Saturday, October 28, 2017

The influences of Nellie Bly


BY LIZ SHARROW AND HANNAH HAYES

Hello everyone! This past week we’ve talked lots about Nellie Bly and the great lengths she took to get the story that revolutionized the world of journalism and inspired journalists across the world. For our article this week we decided to investigate journalists’ thoughts on Nellie Bly and how she changed the world of journalism forever.
First we looked to see what people thought of Bly’s writings during the period they were released. The New Yorker, an online news source, was very critical of Bly and stated that, “Bly was talented and undeniably a celebrity, but she also owed part of her success to fortunate timing: her moxie was in concert with both the women’s-suffrage movement and the burgeoning of populist journalism. Between 1870 and 1900, the number of newspaper copies sold each day rose almost sixfold, Jean Marie Lutes, a Villanova University professor, [wrote] in the introduction to Around the World in Seventy-two Days and Other Writings, Bly’s first collection, published in April, almost a hundred years after her death.”  
Next we looked to see what influences Bly has on the journalism world today. The New Yorker says that, “For young women just starting out in journalism today, it is perilously easy to fall into the trap of writing only about so-called women’s issues. In a media environment that reliably rewards trading on one’s gender identity, the financial incentive for young female writers to approach the world with a narrow set of politicized questions—the answers to which they already know—is great. And while there is surely a place for this, no girl grows up wanting to count bylines or to scour TV shows for signs of sexism.” A good journalist like Nellie Bly would be an excellent role model for these young female journalist to look up to because Bly wrote about what she wanted instead of what people wanted to hear. She wrote good, hard reports, whereas these young journalist are being sucked into writing stories that don’t have an effect on people and can even be considered lousy at times.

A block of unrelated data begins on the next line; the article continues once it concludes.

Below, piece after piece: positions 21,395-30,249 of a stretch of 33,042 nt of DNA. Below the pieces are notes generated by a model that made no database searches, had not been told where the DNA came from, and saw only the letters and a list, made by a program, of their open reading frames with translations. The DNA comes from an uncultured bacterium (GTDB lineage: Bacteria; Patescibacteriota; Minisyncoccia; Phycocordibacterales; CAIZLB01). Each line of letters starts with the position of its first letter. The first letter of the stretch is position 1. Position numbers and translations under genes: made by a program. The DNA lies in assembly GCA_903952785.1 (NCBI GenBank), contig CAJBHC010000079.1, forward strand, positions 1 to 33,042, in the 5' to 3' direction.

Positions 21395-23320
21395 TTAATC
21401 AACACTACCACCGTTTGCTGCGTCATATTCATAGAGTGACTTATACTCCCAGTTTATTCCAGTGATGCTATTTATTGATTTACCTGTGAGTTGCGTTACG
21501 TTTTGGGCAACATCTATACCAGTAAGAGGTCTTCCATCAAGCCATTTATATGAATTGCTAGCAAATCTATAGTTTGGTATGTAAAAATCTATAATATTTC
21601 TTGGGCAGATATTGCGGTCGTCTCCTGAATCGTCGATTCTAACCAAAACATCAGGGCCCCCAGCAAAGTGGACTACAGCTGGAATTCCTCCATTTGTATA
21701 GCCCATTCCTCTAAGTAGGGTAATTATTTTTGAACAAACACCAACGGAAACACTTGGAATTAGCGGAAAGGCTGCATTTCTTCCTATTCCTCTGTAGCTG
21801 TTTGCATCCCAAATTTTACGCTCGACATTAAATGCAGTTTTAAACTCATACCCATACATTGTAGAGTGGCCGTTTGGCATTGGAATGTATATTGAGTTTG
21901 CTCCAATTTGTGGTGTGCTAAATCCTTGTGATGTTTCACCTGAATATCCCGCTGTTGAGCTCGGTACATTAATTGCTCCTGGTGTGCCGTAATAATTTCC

Nellie Bly was someone who wasn’t afraid to speak her mind, even in the Victorian era, where men had much more power than women. In her local newspaper there was an article published titled “What Girls Are Good For.” At this point in time, it wasn’t uncommon to see sexist articles published, and most women wouldn’t speak out about it. Bly, however, wrote the paper giving them her two cents on equality. An excerpt from that letter:  
“A girl was engaged to fill a position that had always been occupied by men, who, for the same, received $2.00 a day. Her employer stated that he never had anyone in the same position that was as accurate, speedy and gave the same satisfaction; however, as she was “just a girl” he gave her $5.00 a week. Some call this equality.”
It shows that she had not only a problem with lesser pay, but being looked down upon in a place of work for being ,“just a girl.” This is an amazing example of how Bly took journalism by storm and paved a way for not only journalists, but also women.

We’d love to hear your feedback! Do you think she was just fortunate on her timing or do you think she changed journalism and perspectives all together? Do you think Bly is a good influence on young journalists today? Would she be someone you looked up to?

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